Blogging the Magna Carta #12

by Phyllis Irene Radford


Much of the Magna Carta has been called an economic peace treaty between King John and his barons.  The following clauses address some of these issues.

For the entire document of the Magna Carta, you may go here:

For a more scholarly analysis of the Charter and its relevance to modern life:


26. If anyone holding of us a lay fief shall die, and our sheriff or bailiff shall exhibit our letters patent of summons for a debt which the deceased owed to us, it shall be lawful for our sheriff or bailiff to attach and catalogue chattels of the deceased, found upon the lay fief, to the value of that debt, at the sight of law-worthy men, provided always that nothing whatever be thence removed until the debt which is evident shall be fully paid to us; and the residue shall be left to the executors to fulfill the will of the deceased; and if there be nothing due from him to us, all the chattels shall go to the deceased, saving to his wife and children their reasonable shares.

Here’s King John dotting Is and crossing Ts.  Again we have this inventory taking place under the supervision of worthy-men.  Plural.  One person can be bribed by the offer to take something for himself.  Two or three not so much.  Nothing can be removed before or after the inventory until the debt is settled.  This is like the IRS sealing your safety deposit box upon death until the estate is probated and debts settled.  And the executor of the estates can have a share after the widow and children get theirs.  This still applies.  Then as now there were probably ways of cheating so that the executor’s share is overbalanced in his favor.

Those catalogs of chattels tell historians a lot about how people lived during the period and what they considered valuable, due to purchase price or import costs, or how labor intense to make.  Historians love these.


27. If any freeman shall die intestate, his chattels shall be distributed by the hands of his nearest kinsfolk and friends, under supervision of the church, saving to everyone the debts which the deceased owed to him.

It is still time consuming and painful for the heirs if someone dies without a will.  This is the equivalent of probate today.  Please note that the Church supervises the payment of debt and oversees the distribution.  Presuming the Church will provide an honest and literate person for the job who will keep accurate records. There is a good chance that no one else within a reasonable distance was literate.


28. No constable or other bailiff of ours shall take corn or other provisions from any one without immediately tendering money therefore, unless he can have postponement thereof by permission of the seller.

Previous kings had been in the habit of collecting taxes and tithes in food and goods rather than coin. But as coins became more available and the economy shifted people had to make certain they were not double taxed in coin and goods. There was also the ongoing problem of feeding troops during war, foreign and civil. Who paid for it?  In this clause no officer of the king could confiscate harvest and livestock for the army without paying for it.  Unless he got written permission from the owner, most of whom couldn’t read or write and probably did not understand what was happening.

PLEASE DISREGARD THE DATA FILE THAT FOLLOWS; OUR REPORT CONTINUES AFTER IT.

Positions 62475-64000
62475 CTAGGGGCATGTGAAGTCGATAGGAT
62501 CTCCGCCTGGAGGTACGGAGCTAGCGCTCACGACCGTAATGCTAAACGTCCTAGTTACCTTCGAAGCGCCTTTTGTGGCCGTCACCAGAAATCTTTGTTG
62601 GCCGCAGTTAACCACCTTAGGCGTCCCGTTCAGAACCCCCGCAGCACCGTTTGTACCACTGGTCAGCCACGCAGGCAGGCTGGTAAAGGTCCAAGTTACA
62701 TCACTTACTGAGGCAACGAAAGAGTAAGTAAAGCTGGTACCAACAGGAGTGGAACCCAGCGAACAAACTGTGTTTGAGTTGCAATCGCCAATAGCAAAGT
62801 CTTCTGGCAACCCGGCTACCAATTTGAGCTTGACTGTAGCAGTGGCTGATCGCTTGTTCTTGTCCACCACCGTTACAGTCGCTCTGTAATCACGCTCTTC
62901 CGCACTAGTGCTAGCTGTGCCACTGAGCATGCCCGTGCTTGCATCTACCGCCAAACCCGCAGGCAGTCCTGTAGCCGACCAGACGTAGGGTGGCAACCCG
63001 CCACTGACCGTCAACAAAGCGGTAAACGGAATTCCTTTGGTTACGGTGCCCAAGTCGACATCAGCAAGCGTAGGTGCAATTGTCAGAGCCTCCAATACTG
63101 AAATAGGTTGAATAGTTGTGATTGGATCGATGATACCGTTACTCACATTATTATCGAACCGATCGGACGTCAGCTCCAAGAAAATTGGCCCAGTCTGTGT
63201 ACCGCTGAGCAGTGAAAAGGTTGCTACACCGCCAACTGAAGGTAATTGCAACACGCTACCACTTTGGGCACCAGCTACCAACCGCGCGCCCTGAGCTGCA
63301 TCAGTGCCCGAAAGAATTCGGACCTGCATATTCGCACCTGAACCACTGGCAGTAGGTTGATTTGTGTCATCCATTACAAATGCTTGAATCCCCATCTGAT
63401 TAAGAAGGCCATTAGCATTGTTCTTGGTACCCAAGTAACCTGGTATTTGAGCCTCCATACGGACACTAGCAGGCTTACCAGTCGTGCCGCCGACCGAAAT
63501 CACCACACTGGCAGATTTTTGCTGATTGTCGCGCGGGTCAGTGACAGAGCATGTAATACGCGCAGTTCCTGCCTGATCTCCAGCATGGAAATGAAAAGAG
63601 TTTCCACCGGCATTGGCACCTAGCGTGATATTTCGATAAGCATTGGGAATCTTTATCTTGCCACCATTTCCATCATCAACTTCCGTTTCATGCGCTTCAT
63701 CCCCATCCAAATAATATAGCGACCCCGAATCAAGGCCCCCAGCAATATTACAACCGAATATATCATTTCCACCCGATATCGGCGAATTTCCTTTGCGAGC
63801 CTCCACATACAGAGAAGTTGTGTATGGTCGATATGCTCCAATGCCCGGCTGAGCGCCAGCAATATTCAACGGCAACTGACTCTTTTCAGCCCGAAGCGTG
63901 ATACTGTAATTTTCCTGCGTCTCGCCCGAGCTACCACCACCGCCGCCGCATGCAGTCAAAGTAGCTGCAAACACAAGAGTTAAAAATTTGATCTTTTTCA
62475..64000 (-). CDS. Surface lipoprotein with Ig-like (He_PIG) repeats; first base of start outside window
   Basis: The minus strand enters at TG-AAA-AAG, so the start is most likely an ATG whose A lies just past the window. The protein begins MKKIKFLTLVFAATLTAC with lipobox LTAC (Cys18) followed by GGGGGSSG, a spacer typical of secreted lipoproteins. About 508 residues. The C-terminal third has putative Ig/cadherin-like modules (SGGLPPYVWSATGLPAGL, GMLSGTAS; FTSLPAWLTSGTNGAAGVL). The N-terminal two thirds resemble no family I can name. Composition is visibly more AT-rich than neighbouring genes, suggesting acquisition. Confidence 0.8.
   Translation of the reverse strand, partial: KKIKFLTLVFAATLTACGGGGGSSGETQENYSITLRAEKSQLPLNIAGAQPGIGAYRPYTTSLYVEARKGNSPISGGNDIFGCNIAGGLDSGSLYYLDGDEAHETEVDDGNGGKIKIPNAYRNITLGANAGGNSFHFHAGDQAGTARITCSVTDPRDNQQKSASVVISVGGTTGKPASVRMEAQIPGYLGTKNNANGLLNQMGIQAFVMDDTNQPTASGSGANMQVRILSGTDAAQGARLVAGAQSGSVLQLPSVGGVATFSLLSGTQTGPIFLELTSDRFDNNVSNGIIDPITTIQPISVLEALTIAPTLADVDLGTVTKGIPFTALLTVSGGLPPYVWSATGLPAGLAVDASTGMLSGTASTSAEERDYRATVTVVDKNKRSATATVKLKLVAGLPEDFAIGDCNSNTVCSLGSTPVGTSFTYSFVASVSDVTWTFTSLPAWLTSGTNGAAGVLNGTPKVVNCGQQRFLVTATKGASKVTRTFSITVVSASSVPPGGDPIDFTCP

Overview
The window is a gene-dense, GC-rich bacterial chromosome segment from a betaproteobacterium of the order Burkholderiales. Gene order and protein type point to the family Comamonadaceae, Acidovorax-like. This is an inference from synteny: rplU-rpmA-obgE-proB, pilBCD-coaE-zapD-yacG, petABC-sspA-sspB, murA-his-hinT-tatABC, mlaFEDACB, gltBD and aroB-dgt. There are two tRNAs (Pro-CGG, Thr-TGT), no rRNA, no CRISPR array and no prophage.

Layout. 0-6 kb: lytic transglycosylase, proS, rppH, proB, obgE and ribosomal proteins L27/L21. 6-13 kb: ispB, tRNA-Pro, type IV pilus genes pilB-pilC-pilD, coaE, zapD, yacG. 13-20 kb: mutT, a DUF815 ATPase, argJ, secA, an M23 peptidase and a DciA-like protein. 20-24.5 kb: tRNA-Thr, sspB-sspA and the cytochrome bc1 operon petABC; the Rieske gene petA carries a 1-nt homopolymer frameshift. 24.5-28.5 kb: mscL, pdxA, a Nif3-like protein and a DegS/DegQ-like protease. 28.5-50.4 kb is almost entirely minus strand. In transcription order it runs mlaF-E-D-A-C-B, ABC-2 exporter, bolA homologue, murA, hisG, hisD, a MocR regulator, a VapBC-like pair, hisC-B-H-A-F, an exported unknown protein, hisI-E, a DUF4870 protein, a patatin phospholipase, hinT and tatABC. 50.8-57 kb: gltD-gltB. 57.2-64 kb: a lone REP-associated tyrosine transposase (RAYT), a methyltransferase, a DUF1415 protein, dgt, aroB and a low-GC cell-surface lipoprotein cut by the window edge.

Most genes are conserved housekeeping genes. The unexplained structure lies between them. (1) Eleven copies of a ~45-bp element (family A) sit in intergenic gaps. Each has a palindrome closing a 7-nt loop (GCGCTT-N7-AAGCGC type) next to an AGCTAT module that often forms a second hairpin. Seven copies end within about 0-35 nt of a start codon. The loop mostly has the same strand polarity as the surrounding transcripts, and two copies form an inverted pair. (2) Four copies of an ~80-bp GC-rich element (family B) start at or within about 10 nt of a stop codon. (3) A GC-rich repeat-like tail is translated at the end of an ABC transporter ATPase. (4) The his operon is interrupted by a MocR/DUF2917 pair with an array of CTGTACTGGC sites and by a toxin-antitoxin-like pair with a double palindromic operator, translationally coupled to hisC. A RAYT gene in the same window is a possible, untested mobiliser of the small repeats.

NPR recently had an article about how food, and the distribution of food drove the creation of the Magna Carta.  In my oppinion it was one force among many.  Clause #28 speaks to this issue.

With the droughts, floods, tonadoes, and other wicked weather the US has endured these last two years, the production and distribution of food, farm subsidies and climate shift may once again become a driving force for change.


Phyllis Irene Radford is a founding member of the Book View Café.  Though raised in the seaports of America she was born in Portland, Oregon and has lived in and around the city since her junior year in high school.  She thrives in the damp and loves the tall trees.

For more about her and her fiction please visit her bookshelf here on BVC

Or her personal web page


About Phyllis Irene Radford

Irene Radford has been writing stories ever since she figured out what a pencil was for. A member of an endangered species—a native Oregonian who lives in Oregon—she and her husband make their home in Welches, Oregon where deer, bears, coyotes, hawks, owls, and woodpeckers feed regularly on their back deck. A museum trained historian, Irene has spent many hours prowling pioneer cemeteries deepening her connections to the past. Raised in a military family she grew up all over the US and learned early on that books are friends that don’t get left behind with a move. Her interests and reading range from ancient history, to spiritual meditations, to space stations, and a whole lot in between. Mostly Irene writes fantasy and historical fantasy including the best-selling Dragon Nimbus Series and the masterwork Merlin’s Descendants series. In other lifetimes she writes urban fantasy as P.R. Frost or Phyllis Ames, and space opera as C.F. Bentley. Later this year she ventures into Steampunk as someone else. If you wish information on the latest releases from Ms Radford, under any of her pen names, you can subscribe to her newsletter: Promises of no spam, merely occasional updates and news of personal appearances.


Blogging the Magna Carta #12 — 3 Comments

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  2. I’ve read different books that have explored what happens if Richard had lived. They seemed to see England as being better off. But without the Magna Carta, its monarchy may have gone the way France’s did.